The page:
The man was Paul Crump, who was sentenced to death for the murder of a security guard during an armed robbery. Believing the man to be innocent, Friedkin made the documentary “The People vs. Paul Crump,” which was instrumental in getting Crump’s sentence commuted to life in prison. (Crump was later paroled.) It also led to Friedkin being signed by the William Morris Agency and being hired by the famed documentary producer David Wolper, who brought the young director to Hollywood.

Friedkin ultimately delved into feature films. His first three efforts were “Good Times,” a musical spoof of various movie genres with Sonny and Cher; “The Night They Raided Minsky’s,” an homage to old-time burlesque; and “Boys in the Band,” one of the first films to deal openly with homosexuality, about a birthday party attended by a group of gay friends and one supposedly straight man. The movie was well received by film critics.

Then Friedkin exploded on the scene in 1971 with “The French Connection,” about two New York City cops pursuing drug smugglers who get their product from France. It was second only to “Fiddler on the Roof” in grosses for that year and won five Academy Awards, including best director for Friedkin, who also won the Directors Guild and Golden Globe awards. The film has become legendary for its unique car chase sequence. 

Two years later, Friedkin made what many consider his signature film, “The Exorcist,” which depicts the demonic possession of a young girl. With some exceptions, it garnered rave reviews and has been re-released several times, earning a worldwide gross of more than $400 million.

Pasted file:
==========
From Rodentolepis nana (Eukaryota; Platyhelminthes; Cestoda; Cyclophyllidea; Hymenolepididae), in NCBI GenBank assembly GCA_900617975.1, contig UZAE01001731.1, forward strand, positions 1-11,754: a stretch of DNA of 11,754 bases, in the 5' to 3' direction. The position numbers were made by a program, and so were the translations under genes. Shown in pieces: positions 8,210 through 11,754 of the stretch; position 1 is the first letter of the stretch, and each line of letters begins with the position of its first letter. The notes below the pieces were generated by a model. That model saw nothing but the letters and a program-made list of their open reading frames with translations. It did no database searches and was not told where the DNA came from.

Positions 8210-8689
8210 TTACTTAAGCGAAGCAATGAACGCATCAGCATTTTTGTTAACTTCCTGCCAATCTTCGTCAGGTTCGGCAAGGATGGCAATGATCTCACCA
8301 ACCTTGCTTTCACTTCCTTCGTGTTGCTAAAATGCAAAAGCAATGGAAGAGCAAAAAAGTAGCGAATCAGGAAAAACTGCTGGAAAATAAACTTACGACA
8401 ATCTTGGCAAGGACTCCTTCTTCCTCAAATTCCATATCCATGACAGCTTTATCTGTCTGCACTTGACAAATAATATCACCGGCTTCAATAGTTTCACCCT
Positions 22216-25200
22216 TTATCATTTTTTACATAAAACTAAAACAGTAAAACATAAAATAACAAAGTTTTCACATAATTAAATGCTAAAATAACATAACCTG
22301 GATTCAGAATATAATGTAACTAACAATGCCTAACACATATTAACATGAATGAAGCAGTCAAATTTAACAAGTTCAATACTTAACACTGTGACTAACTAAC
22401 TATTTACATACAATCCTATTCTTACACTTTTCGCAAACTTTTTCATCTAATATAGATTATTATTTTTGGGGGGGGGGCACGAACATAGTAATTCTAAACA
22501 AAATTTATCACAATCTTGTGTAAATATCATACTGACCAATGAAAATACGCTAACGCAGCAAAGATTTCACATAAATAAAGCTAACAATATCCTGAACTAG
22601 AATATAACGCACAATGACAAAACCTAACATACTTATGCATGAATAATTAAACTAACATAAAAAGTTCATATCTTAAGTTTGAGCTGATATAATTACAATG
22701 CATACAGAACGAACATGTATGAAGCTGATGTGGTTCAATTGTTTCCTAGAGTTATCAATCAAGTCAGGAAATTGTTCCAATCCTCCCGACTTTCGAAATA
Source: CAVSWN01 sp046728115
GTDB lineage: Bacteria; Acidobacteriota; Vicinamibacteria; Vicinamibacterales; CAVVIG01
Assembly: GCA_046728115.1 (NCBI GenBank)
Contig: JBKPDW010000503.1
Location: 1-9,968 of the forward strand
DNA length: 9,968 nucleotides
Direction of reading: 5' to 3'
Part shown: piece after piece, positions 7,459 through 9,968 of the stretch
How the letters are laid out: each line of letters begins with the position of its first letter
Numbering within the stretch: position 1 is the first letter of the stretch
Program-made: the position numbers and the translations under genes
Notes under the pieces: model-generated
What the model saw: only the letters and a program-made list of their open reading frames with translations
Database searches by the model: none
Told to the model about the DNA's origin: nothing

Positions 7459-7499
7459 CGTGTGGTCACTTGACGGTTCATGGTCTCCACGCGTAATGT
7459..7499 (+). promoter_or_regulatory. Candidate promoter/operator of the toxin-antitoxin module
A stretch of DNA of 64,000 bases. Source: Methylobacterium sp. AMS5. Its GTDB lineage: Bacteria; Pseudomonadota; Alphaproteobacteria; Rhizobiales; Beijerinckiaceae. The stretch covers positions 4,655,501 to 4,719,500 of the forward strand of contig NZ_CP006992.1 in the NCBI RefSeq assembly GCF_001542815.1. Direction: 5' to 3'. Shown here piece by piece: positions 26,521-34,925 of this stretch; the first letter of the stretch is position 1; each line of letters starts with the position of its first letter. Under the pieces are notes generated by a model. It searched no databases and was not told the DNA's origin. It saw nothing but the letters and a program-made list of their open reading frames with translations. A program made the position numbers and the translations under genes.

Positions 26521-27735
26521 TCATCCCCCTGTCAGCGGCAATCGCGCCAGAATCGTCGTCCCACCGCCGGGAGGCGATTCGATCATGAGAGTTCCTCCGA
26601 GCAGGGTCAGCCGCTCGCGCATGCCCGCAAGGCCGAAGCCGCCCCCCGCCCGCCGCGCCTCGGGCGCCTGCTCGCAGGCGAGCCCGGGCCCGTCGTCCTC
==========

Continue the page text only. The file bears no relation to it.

In his memoir, which he will discuss at the West Hollywood Book Fair on Sept. 29, Friedkin writes of “the roller coaster that is Hollywood, where dizzying heights are followed by gut-wrenching depths.” He chronicles the years following the heady success of “The Exorcist” as a succession of ups and downs, with some of his films being highly praised or finding more favor with age, while others have had disappointing outcomes. But, he stressed, they were the kind of films he would want to see, while the movies with mass appeal are of no interest to him.

“The film that I’m most proud of is this film ‘Sorcerer,’ he stated. “It was one of my least successful. And now, at the recent Venice Film Festival, on my birthday, Aug. 29, they ran a restored version of ‘Sorcerer’ that looks like it was made yesterday, and now it’s coming out again in theaters, in home video, and on television. The film was dead. It’s been raised like Lazarus.” The story concerns four fugitives who accept a job driving nitroglycerin for 200 miles over dangerous territory in South America for an American oil company.

He added, “I’m not interested in superheroes, somebody who puts on a spandex suit and flies around and saves the world. I wouldn’t be interested in either making that kind of film or watching it. … I’m way out of step with public taste, because the public flocks to that kind of film, films about vampires and zombies, and films that are video games.”

But Friedkin, who has lived through heart attacks and major surgeries, continues to make movies, and his latest film, “Killer Joe,” a dark comedy about a young man who is in debt to a drug dealer and who plans to kill his mother for the insurance money, has been welcomed by most film critics. 

Friedkin has also expanded his horizons to direct plays and numerous operas. A few years ago he staged Camille Saint-Saëns’ opera “Samson and Delilah” in Tel Aviv. And he starts rehearsals in January for a production of Harold Pinter’s “The Birthday Party” at the Geffen Playhouse.

He confesses to having mellowed with age and with his marriage to Sherry Lansing, a pioneer who, in 1980, became the first woman to head a major movie studio.